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NMSI Team Goes on a North Dakota Road Trip


Two guys traveled 900 miles in two days across North Dakota. The goal? Increase engagement in online Advanced Placement® courses.

With many small, rural settings, North Dakota schools often don’t have the same AP® classes as places with larger populations. Online courses remove this barrier.

Jim Smithwick, NMSI Program Manager, and Gregg Naranjo, Teaching and Learning Manager, hit the road during the summer to build a rapport with principals, teachers, families and students at seven schools participating in NMSI’s Blended College Readiness Program, which includes online AP courses. Traveling in a “U” shape around the state, the journey started in northeastern North Dakota, continued south to schools along the path through Fargo, then west to Bismark, and ended in the northwest.

“Sitting face-to-face across from people and drinking a cup of coffee helps us answer questions, reassure them and set expectations,” Smithwick says.

One stop along the way was Hebron Public School in a rural community about 60 miles west of Bismark. Jenifer Hosmun, primary and secondary principal of the school, expressed gratitude for the NMSI team's visit, saying the in-person connection makes a big difference and shows NMSI’s investment in the school.

"They know they can reach out to me or Gregg, and we will put them in touch with the people they need to help answer questions," says Smithwick, who now regularly receives phone calls from principals he connected with during the trip.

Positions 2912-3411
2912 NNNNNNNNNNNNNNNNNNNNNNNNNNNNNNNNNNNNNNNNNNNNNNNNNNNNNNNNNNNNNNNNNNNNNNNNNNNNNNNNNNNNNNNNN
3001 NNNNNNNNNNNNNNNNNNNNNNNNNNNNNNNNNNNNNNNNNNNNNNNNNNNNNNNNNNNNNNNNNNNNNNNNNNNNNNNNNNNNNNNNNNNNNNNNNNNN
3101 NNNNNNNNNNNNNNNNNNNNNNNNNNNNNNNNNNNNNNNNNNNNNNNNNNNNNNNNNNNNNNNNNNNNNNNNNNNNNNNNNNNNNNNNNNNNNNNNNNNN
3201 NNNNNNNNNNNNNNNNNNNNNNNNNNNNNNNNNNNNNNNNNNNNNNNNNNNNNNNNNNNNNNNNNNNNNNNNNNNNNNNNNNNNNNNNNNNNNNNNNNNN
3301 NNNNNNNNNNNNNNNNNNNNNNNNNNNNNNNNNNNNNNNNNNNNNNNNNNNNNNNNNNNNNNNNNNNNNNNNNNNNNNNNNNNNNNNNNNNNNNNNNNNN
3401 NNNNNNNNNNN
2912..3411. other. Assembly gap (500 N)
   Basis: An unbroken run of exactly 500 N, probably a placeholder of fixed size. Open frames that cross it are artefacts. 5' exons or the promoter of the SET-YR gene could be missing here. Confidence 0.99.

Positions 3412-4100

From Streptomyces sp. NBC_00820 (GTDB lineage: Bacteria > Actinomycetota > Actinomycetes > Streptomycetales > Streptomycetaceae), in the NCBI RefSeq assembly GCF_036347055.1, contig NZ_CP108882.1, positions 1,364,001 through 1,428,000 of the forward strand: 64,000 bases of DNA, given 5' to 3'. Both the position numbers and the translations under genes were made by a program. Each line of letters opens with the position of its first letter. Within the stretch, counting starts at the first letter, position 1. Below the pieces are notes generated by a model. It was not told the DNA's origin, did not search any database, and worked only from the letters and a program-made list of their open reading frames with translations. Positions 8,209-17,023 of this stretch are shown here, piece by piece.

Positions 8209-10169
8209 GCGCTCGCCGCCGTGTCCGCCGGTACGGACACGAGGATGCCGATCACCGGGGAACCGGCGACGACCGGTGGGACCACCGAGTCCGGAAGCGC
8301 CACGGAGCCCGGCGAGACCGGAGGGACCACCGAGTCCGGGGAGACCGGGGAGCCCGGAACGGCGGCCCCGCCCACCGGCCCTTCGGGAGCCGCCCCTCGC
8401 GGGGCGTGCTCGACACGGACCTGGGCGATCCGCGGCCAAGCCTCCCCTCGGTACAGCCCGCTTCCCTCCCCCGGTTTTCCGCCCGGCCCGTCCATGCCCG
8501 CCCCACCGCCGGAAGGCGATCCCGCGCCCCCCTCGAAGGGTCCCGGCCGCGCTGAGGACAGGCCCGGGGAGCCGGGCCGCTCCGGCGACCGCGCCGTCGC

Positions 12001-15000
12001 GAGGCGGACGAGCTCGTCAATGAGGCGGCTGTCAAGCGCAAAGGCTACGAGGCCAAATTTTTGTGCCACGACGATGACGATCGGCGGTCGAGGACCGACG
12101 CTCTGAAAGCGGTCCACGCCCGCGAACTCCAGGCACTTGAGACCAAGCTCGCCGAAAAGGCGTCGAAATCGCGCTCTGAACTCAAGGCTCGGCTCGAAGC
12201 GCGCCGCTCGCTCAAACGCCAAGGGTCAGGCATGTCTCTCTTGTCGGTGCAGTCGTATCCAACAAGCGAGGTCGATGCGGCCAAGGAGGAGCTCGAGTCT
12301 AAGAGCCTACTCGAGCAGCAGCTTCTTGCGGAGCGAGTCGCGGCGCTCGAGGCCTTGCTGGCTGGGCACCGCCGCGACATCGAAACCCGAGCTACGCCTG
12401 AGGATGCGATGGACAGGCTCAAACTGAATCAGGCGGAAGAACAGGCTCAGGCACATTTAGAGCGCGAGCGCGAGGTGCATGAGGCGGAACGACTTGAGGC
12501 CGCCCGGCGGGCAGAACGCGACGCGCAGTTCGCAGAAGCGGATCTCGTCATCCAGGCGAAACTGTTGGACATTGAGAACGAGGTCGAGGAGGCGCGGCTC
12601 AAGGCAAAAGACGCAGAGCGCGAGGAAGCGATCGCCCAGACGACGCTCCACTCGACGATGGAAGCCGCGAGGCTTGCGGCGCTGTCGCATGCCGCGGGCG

Students and parents that met with the NMSI team say they want to know someone will be there if they need support. Naranjo explained the guidance students will receive from NMSI Coaches. Working in tandem with online teachers, coaches provide an additional support person for students. Almost all coaches are brick-and-mortar teachers of the AP subject students are taking online. During biweekly check-ins, students and coaches take on any content that may present additional challenges. Coaches provide a different perspective or technique than online teachers, which makes a difference in student performance.

During the school year, students have a NMSI-provided laptop they use for the online courses. Smithwick says every school is encouraged to have a dedicated time during the school day when online AP students can complete their coursework as they do for in-person classes.

Following up on the connections made over the summer, the two NMSI team members met with about 30 students at St. Mary’s Central High School in Bismark in November to see how they’re doing in the online courses. Most students shared that they prefer to know what content they should complete each week in the online course rather than a completely open-ended format. At the same time, they’re interested in having access to online work ahead of time so they can plan to complete work in advance if they have a sports event or other activity coming up. Using this feedback, Smithwick says NMSI will connect with its online coursework partners to make adjustments that work for students.  

Also in November, Smithwick and Naranjo met with representatives from the North Dakota Department of Public Instruction, who say they are ready to help NMSI expand the Blended College Readiness Program in the state. 

Interested in learning more about NMSI's Blended College Readiness Program? Contact us